In the early 18th century, the Malabar Coast region of present-day Kerala was divided among several small chiefdoms. In the 1730s, Marthanda Varma, the ruler of Travancore, adopted an expansionist policy, and conquered several territories from these small states. This threatened the interests of the Dutch East India Company's command at Malabar, whose spice trade depended on procurement of spices from these states. The ruler of Deshinganad (present-day Kollam) requested the Dutch support against an impending attack from Travancore, stating that he would surrender to Marthanda Varma if the Dutch refused to help him.
The Dutch had monopoly contracts with the states of Peritally (Perakattavali or present-day Nedumangad), Eledattu Svarupam (present-day Kottarakkara), and Maruthurkulangara. After Travancore captured these states during 1733-1734, their procurement from these areas stopped completely, and the Dutch trade in Malabar suffered greatly. In 1736, Julius Valentyn Stein van Gollenesse, the Dutch commander at Kochi (Cochin)) requested Marthanda Varma to honour the Dutch monopoly contract with Peritally that had been signed in 1688. He pointed out that the Dutch had declined to join the expelled ruler of Peritally against Travancore, even though the ruler had offered his whole land to the Dutch for such support. In August 1736, Marthanda Varma agreed to send his envoys to meet the Dutch representatives, but refused to do so after these representatives reached the meeting place. Travancore continued to supply the black pepper from Peritally to other foreign traders. In September 1736, van Gollenesse requested the queen of Maruthurkulangara to honour her monopoly contract with the Dutch, but the queen refused to do so now that her state was under Travancore's suzerainty.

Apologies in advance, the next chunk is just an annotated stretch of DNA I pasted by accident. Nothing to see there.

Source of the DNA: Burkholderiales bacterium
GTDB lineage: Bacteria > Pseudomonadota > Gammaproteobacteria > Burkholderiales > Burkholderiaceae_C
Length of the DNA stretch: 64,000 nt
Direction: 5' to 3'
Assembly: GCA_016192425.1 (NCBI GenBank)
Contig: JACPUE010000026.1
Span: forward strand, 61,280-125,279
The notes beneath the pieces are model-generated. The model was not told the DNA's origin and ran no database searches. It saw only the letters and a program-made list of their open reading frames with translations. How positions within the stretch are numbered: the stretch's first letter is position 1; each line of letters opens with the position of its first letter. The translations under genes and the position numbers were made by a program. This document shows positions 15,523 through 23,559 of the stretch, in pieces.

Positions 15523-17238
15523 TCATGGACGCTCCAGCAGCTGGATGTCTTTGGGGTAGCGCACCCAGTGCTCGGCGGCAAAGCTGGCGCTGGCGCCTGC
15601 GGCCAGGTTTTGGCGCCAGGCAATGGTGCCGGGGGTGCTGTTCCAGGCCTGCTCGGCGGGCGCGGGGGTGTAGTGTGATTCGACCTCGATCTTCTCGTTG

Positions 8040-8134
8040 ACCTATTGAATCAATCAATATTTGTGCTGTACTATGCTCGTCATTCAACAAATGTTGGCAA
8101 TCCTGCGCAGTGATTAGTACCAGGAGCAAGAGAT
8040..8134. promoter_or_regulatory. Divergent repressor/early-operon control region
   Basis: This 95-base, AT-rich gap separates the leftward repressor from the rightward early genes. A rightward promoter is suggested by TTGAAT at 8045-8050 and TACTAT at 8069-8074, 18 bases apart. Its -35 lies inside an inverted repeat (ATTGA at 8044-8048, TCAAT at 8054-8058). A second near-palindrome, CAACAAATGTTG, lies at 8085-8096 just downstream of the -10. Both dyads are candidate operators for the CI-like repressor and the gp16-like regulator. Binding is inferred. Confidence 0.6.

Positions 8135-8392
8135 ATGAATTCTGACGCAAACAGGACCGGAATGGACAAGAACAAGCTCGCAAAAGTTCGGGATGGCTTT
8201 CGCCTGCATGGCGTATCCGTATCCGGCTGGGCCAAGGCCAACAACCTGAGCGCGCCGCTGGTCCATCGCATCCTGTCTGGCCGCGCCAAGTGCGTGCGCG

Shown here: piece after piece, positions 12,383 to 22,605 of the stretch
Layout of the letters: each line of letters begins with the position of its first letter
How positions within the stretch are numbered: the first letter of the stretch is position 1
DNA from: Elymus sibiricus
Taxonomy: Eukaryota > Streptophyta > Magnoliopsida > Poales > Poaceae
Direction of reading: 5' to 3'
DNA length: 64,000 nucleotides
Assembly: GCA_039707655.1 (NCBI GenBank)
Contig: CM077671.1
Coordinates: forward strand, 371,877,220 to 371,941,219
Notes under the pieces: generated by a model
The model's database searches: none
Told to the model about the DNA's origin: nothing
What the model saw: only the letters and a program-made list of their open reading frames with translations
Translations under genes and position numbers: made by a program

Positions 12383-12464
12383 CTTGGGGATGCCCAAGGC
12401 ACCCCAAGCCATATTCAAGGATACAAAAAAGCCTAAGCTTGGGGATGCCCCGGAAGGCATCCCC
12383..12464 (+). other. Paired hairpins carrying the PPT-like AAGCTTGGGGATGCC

In January 1739, Gustaaf Willem van Imhoff, the Dutch Governor of Ceylon, visited Kochi to study the affairs of the Dutch command in Malabar on behalf of the Dutch East India Company's supreme government at Batavia. In his July 1739 report, van Imhoff noted that Marthanda Varma favoured the Company's competitors, and that his increasing power threatened the Dutch trade interests in the region. In another report, van Imhoff rejected a plan to pay market price for procurement of pepper, calling it unprofitable, and instead favoured military action to force the coastal rulers to fulfill their contract obligations. In a December 1739 report, van Imhoff wrote that the Dutch business in the region was in "complete ruin", and would have to be saved through "violent redress".
In 1739, the Dutch organised an alliance of the rulers of Kochi, Thekkumkur, Vadakkumkur, Purakkad, Kollam, and Kayamkulam. Meanwhile, the princess of Eledattu Svarupam escaped from imprisonment at Travancore, and reached Thekkumkur. Van Imhoff personally met Marthanda Varma, urging him to reinstate the princess, but Marthanda Varma refused the demand. Van Imhoff threatened to invade Travancore, but Marthanda Varma dismissed the threat, and replied that he had been thinking about invading Europe some day.